Full-text · Article · Feb 2014 · Clinical Microbiology and Infection
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    ABSTRACT: The etiologic agents of many invasive fungal infections are saprobes and opportunistic pathogens. Some of these fungi are darkly pigmented due to melanin production and traditionally have been named 'dematiaceous'. The melanised fungi cause a wide array of clinical syndromes ranging from superficial to deep-seated infections. Diagnosis relies on histopathological examination of clinical specimens and of examination of cultures. Sequencing is recommended for accurate species identification, especially for unusual or newly described pathogens. In cases of mycetoma and chromoblastomycosis, pathognomonic histological findings are very useful and the Fontana-Masson stain, specific for melanin, usually confirms the diagnosis. There are no standardized therapies but voriconazole, posaconazole and itraconazole demonstrate the most consistent in vitro activity against this group of fungi. Oral itraconazole has been considered the drug of choice, given the extensive clinical experience with this drug. However, voriconazole may presumably be superior for central nervous system infections due to its ability to achieve good cerebrospinal fluid levels. Posaconazole is a well-tolerated alternative drug, backed by less clinical experience but with excellent salvage treatment results after failure of other antifungals. Amphotericin B has been useful as alternative therapy in some cases. Combination antifungal therapy is recommended for cerebral abscesses when surgery is not possible and for disseminated infections in immunocompromised patients. This article is protected by copyright. All rights reserved.
    Full-text · Article · Jan 2014 · Clinical Microbiology and Infection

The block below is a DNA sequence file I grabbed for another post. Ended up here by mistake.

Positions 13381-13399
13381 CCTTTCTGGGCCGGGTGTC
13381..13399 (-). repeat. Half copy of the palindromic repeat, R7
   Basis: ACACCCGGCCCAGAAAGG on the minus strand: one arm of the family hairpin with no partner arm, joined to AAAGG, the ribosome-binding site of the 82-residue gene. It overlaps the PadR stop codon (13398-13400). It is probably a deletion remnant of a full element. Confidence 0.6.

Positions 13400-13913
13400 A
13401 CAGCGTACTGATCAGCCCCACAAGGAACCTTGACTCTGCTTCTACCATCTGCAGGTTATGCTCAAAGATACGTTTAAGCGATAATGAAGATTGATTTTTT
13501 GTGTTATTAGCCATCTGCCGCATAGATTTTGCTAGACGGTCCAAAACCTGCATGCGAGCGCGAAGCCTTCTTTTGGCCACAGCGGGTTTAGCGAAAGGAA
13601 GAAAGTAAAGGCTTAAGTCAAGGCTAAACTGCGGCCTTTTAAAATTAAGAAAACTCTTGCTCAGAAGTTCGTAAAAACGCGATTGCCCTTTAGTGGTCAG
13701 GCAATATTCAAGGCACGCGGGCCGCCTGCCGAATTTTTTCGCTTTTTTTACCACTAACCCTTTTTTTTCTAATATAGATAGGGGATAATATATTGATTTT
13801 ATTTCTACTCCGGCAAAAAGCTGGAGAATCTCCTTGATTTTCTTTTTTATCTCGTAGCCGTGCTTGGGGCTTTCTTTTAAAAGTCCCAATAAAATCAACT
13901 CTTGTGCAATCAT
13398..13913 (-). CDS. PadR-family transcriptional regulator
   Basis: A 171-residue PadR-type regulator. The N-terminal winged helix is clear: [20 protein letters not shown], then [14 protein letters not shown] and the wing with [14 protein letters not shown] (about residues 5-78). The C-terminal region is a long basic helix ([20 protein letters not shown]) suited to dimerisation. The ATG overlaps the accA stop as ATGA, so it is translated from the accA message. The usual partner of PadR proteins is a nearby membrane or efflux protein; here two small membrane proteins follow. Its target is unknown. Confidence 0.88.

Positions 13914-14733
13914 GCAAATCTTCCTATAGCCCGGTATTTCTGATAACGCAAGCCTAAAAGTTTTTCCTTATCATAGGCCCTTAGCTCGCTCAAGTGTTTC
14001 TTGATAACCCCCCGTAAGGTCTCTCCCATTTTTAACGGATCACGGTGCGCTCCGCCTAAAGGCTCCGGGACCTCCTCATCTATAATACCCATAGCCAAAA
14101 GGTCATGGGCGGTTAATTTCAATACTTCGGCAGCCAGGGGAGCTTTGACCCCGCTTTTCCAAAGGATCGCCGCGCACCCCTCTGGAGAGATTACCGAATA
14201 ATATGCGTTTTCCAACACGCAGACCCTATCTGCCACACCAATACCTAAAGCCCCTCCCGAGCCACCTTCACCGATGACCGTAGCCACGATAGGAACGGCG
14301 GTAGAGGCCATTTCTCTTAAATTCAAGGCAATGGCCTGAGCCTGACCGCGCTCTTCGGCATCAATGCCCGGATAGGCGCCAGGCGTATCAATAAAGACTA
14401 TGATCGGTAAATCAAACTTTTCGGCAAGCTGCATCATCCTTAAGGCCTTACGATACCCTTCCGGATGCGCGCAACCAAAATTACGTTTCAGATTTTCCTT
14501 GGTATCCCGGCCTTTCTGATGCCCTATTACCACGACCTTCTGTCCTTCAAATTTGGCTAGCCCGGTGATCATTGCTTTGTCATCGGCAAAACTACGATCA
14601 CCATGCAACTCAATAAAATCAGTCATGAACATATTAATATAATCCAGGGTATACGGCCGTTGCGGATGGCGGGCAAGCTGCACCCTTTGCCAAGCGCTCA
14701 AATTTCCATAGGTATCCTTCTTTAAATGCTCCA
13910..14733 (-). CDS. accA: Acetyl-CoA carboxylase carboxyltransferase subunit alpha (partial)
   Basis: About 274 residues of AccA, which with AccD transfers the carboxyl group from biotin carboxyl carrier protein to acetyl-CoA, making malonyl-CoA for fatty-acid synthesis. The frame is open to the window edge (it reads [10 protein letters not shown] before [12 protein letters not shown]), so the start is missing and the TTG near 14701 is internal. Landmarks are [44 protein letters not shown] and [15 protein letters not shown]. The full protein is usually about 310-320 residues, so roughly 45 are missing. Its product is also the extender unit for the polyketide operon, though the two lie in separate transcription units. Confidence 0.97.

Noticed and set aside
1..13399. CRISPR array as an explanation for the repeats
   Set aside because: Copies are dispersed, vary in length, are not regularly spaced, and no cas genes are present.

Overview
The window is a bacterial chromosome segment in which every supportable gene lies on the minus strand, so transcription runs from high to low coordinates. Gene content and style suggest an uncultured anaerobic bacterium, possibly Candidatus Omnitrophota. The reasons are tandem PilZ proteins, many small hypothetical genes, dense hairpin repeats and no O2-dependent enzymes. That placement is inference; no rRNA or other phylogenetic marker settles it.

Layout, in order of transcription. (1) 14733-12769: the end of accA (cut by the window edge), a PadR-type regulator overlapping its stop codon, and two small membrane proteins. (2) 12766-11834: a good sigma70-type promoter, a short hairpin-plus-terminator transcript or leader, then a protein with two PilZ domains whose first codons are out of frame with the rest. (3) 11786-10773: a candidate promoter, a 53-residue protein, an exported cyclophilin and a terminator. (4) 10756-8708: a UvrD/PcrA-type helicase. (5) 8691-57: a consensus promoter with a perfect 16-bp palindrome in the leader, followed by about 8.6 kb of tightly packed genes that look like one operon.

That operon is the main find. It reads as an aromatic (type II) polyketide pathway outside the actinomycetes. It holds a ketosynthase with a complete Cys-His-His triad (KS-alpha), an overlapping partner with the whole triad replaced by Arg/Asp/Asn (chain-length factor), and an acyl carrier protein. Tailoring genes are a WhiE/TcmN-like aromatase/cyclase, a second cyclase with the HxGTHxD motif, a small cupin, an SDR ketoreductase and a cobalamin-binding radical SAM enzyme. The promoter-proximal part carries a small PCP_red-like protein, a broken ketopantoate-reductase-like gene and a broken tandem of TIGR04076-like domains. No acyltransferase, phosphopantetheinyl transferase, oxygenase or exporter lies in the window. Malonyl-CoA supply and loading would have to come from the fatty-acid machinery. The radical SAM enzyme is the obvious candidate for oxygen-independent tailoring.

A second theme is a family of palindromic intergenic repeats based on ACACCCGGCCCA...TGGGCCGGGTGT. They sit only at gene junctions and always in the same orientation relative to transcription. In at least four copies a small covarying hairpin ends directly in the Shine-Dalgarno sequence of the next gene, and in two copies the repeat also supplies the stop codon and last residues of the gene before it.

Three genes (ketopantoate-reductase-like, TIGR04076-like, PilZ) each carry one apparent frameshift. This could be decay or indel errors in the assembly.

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    ABSTRACT: This ESCMID and ECMM Joint Clinical Guidelines focus on the diagnosis and management of mucormycosis. Only a few of the numerous recommendations can be summarised here. To diagnose mucormycosis, direct microscopy preferably using optical brighteners, histopathology and culture are strongly recommended. Pathogen identification to species level by molecular methods and susceptibility testing are strongly recommended to establish epidemiological knowledge. The recommendation for guiding treatment based on minimal inhibitory concentrations is supported only marginally. Imaging is strongly recommended to determine the extent of disease. To differentiate mucormycosis from aspergillosis in haematological malignancy and stem cell transplantation recipients, identification of the reversed halo sign on computed tomography is advised with moderate strength. For adults and children we strongly recommend surgical debridement in addition to immediate first-line antifungal treatment with liposomal or lipid-complex amphotericin B with a minimum dose of 5 mg/kg/d. Amphotericin B deoxycholate is better avoided due to severe side effects. For salvage treatment we strongly recommend posaconazole 4x200 mg/d. Reversal of predisposing conditions is strongly recommended, i.e. using granulocyte colony stimulating factor in haematologic patients with ongoing neutropaenia, controlling hyperglycaemia and ketoacidosis in diabetic patients, and limiting glucocorticosteroids to the minimum dose required. We recommend against using deferasirox in haematological patients outside of clinical trials, and marginally support a recommendation for deferasirox in diabetic patients. Hyperbaric oxygen is supported with marginal strength only. Finally, we strongly recommend continuing treatment until complete response demonstrated on imaging and permanent reversal of predisposing factors. This article is protected by copyright. All rights reserved.
    Full-text · Article · Jan 2014 · Clinical Microbiology and Infection
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    ABSTRACT: The Infectious Diseases Working Party (AGIHO) of the German Society of Hematology and Oncology (DGHO) here presents its updated recommendations for the treatment of documented fungal infections. Invasive fungal infections are a main cause of morbidity and mortality in cancer patients undergoing intensive chemotherapy regimens. In recent years, new antifungal agents have been licensed, and agents already approved have been studied in new indications. The choice of the most appropriate antifungal treatment depends on the fungal species suspected or identified, the patient's risk factors (e.g., length and depth of neutropenia), and the expected side effects. This guideline reviews the clinical studies that served as a basis for the following recommendations. All recommendations including the levels of evidence are summarized in tables to give the reader rapid access to the information.
    Full-text · Article · Jan 2014 · Annals of Hematology
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    S Leroux · A.J. Ullmann